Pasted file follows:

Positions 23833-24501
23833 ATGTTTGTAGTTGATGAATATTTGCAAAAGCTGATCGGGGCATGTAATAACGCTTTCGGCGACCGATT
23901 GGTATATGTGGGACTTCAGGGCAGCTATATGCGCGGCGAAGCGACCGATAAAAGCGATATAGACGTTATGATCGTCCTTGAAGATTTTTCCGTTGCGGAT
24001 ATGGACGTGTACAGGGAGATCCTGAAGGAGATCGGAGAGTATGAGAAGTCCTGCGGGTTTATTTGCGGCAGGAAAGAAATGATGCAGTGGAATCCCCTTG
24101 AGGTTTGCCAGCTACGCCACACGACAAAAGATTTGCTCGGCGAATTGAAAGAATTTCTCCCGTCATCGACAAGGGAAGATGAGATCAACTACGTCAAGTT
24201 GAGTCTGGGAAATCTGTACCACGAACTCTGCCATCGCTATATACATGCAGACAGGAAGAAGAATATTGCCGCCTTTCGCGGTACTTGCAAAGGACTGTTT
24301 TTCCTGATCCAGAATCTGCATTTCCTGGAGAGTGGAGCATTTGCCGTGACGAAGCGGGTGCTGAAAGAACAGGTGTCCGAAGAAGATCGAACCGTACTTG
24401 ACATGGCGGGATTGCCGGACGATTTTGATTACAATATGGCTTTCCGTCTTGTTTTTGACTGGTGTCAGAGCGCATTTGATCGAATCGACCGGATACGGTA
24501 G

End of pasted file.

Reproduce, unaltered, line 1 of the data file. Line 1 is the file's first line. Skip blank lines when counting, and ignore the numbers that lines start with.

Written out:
Positions 23833-24501